• Major local food bank sees 20 percent spike in food need after last month's shutdown

    By: Lorena Inclan , Action News Jax


    Feeding Northeast Florida has seen a 20 percent uptick in food need because of last month's partial shutdown of the federal government.

    The demand continues to be high just one week before another potential shutdown over border wall funding.

    The president and CEO of Feeding Northeast Florida, Frank Castillo, said the effects of last month’s shutdown will be felt well into March.

    If there’s a second shutdown it would be devastating.

    “Our friends at the USO in Mayport say they've continued to see the need. Even when the federal government isn’t shut down we help about 500 naval families,” said Castillo.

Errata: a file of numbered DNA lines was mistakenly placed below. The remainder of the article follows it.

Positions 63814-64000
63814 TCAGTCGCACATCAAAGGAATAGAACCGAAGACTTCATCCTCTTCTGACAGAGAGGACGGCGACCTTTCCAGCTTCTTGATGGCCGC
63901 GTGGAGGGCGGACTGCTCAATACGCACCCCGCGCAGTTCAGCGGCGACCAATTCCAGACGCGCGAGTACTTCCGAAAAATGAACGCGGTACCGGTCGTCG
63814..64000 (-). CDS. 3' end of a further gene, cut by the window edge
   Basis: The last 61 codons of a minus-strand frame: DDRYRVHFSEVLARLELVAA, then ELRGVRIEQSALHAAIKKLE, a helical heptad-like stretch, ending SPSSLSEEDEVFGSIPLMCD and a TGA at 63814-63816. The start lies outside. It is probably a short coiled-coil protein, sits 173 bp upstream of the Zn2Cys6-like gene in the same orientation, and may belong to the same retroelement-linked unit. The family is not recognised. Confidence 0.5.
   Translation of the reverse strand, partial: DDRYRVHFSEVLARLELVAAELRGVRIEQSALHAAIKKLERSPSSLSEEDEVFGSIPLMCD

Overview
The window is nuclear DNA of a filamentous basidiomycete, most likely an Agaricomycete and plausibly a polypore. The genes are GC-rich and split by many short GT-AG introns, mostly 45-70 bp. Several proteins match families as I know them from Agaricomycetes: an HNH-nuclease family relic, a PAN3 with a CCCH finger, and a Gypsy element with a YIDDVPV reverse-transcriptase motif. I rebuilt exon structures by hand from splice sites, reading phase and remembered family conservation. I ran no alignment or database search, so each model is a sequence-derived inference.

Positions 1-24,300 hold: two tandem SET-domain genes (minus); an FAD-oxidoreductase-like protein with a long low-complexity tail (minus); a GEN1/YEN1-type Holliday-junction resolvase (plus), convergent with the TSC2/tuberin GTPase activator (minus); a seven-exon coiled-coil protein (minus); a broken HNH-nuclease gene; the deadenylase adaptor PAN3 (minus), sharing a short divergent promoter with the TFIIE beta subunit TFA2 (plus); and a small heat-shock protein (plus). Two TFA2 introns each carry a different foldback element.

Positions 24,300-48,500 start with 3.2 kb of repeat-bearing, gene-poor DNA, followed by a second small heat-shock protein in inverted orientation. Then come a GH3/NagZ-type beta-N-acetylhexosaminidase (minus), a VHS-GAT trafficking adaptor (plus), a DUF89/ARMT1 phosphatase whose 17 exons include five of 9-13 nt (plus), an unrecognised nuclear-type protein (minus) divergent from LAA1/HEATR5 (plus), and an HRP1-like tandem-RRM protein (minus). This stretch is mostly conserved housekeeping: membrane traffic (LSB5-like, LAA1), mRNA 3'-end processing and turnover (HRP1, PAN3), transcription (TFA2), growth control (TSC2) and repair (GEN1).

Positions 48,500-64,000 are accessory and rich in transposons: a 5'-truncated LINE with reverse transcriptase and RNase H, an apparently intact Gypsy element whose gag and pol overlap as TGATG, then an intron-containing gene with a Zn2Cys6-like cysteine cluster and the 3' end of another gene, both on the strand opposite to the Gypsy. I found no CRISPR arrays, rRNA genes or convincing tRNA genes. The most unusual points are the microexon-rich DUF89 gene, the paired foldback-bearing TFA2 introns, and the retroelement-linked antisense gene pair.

The good news is food manufacturers and retailers have stepped up, helping the food bank keep up with the demand.

    But Feeding Northeast Florida could still use your help. One way to help is by volunteering. Another is to donate. That money will go toward moving trucks full of food to communities that need them the most.

    “Every dollar allows us to get six meals to the people that need help,” said Castillo.

    According to Castillo, those who receive SNAP benefits would also be impacted if there’s a second shutdown.

    “They got their February benefits on Jan. 20. To put it into perspective that typically lasts the recipient four weeks so next week we get to the fourth week already and if the government shut downs again now we have a bigger problem,” said Castillo.

    Castillo believes it’s highly unlikely another shutdown will occur, but they’re prepared if it comes to that.

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